3 Ways Enterprise Architects Can Bridge the Socio-Technical Gap
09 August 2023
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25 February 2021
4 min read
Organizations have long been under pressure to evolve their software landscapes in a way that aligns with ever-changing business demands.
IT teams everywhere want to make the leap to modernization, but the initiative presents enormous challenges and risks. In fact, 74% of organizations fail to complete legacy modernization projects, according to a recent report by Advanced.
To add yet another complexity to the mix, there are so many different roads leading to modernization. The question then becomes how to choose the right one, around all the costs and pitfalls?
The short answer: With clear insight into your architecture quality and risks before even making a start.
Take sailing, for example. A crew never sets out without advanced knowledge about the trouble spots along the route. They also need to keep a close eye on changing conditions throughout the journey to stay the course.
The same holds true for modernizing legacy systems. The technology leader first needs facts about the quality and risk of the software architecture in order to map a successful route to the target state – along with continuous data throughout the life of the program to ensure progress.
We’ve been guiding our clients in large-scale modernization programs for two decades, taking a “fact-first” approach to assess architectural composition, current system build quality, data stores, and active knowledge of development teams. Those findings are then translated into risk-based roadmaps, mapping a route to transformation around the danger zones.
We believe the successful transformation program comprises three phases:
During the planning and budgeting phase, teams need a comprehensive overview of the entire portfolio to identify which systems should be modernized first. Combining these with the business priorities will help to define the best order and accommodate for the appropriate budgets.
To help provide our clients with this insight, we’ve developed a lightweight quick scan that evaluates select software quality aspects against the SIG benchmark. Based on those results, a prioritized list of legacy modernization candidates is created from a technical perspective.
Once the system(s) has been slated for modernization, the overall quality of its architecture needs to be brought to light. To do so, we’ve identified six key architecture risks which should be measured before you can determine the smartest modernization scenario:
Each architecture risk represents the degree to which the system can be easily changed and/or evolved, which stems from how tightly coupled the components are within.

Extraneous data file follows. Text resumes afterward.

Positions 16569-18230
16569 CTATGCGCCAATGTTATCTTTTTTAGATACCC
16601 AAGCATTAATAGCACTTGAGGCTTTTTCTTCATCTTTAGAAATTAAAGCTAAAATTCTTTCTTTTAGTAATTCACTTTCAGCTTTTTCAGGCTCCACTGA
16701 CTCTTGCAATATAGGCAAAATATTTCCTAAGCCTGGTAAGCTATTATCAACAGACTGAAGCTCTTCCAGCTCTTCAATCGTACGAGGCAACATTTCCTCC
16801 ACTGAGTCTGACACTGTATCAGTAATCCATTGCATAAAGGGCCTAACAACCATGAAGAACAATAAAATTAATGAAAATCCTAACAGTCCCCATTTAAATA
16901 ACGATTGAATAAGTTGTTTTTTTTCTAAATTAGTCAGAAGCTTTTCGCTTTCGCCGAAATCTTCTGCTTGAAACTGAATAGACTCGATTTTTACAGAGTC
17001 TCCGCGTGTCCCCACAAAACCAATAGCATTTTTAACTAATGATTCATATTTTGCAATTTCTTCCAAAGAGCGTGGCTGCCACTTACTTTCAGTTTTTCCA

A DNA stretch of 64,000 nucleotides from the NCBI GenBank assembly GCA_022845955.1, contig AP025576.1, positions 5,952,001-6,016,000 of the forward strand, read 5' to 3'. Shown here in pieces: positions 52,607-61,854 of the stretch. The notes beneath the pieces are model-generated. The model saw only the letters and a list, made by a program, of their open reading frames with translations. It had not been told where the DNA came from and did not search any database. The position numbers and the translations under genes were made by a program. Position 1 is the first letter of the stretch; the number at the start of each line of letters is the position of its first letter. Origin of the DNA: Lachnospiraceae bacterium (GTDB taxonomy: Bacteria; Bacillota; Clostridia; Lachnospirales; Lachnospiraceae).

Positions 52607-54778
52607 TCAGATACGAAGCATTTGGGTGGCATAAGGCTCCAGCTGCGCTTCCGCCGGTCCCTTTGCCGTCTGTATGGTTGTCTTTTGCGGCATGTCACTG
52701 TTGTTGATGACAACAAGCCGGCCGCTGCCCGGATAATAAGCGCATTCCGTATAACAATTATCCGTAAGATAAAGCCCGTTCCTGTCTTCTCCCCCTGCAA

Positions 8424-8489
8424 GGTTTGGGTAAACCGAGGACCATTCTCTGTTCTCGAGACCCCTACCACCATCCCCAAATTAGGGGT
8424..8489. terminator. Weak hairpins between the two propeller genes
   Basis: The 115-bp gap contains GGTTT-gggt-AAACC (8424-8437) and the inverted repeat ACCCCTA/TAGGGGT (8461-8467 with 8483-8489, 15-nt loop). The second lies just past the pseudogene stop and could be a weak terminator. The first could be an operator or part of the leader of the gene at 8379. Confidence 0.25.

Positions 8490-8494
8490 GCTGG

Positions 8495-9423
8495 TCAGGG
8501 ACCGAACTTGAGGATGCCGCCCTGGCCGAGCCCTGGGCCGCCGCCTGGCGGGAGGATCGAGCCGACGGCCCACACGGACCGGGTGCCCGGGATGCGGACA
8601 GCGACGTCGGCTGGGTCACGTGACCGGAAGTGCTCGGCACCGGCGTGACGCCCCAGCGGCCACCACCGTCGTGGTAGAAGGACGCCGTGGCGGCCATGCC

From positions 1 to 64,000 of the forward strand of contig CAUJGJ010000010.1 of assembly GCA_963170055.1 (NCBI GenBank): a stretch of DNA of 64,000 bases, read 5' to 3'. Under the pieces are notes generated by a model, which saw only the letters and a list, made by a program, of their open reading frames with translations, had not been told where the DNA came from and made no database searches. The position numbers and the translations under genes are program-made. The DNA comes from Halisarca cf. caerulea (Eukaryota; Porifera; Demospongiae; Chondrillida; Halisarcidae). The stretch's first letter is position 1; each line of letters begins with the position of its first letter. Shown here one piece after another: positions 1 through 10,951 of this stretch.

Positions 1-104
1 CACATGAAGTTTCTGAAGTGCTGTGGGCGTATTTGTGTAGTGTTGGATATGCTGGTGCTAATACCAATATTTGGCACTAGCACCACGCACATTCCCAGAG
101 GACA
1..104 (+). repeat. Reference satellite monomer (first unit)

The measurements of each can be automated using the SIG architecture quality model, which we’ll explain further in part 2 of this series.
The model’s results as well as a functional decomposition allow for modernization scenarios, such as rebuilding the whole system, or refactoring specific parts of it, as well as estimation of the cost, effort, and time for each.
Prioritization of refactoring activities must be ROI-focused. Resources should be allocated (based on the identified risks) to the components that will deliver the highest return on the effort, allowing development teams to make the biggest impact from the available budgets.
During this second phase, not only is the right modernization approach identified, but a detailed project plan is also developed to manage it.
Once the most favorable scenario has been identified and the plan created, the actual execution can begin.
The outcome of the automated architecture quality measurements can now be used to focus on the connections between the critical components to be replaced first.
By now, you’re equipped with a fact-based, risk-managed roadmap to modernization, having had facts about your system architecture translated into the optimal scenario. But just as the sailing crew has to stay on top of ever-changing conditions at sea, the IT team needs continuous insight in this third phase of modernization to assure progress to the target state.
Both the legacy and new code and their dependencies should be monitored continuously in a software assurance platform, like Sigrid from SIG, to maintain a clear overview and accurate picture of the progress made as well as the work still left to be done. As another important benefit, Sigrid also indicates the refactoring candidates in the legacy system with the largest impact on the software quality score, helping development teams prioritize the work in their sprints.
Organizations spend considerable time and financial resources maintaining legacy systems, but fundamental changes are inevitably required to improve process efficiency, create better ways of serving customers, and capture opportunities for future growth.
The three-phase approach explained in this article has proven its value for a wide variety of technology use cases, from transformation of large Cobol monoliths to implementing low-code applications as replacements for older technologies, spanning industries in both the public and private sectors.
The organizations who choose this fact-based, risk-managed path will find themselves well on their way to a foundation for future innovation. Our team is ready to support your journey.
Read part 2 in this series: Legacy Modernization: 6 architecture risks that could derail your program
About the Authors
Lijin Zheng is a Consultant at SIG specializing in legacy modernization.
Michel van Dorp is Vice President of Strategic Partnerships at SIG, working with global consulting and technology firms to execute on efficient, cost-effective legacy modernization programs.
VP Strategic Partnerships
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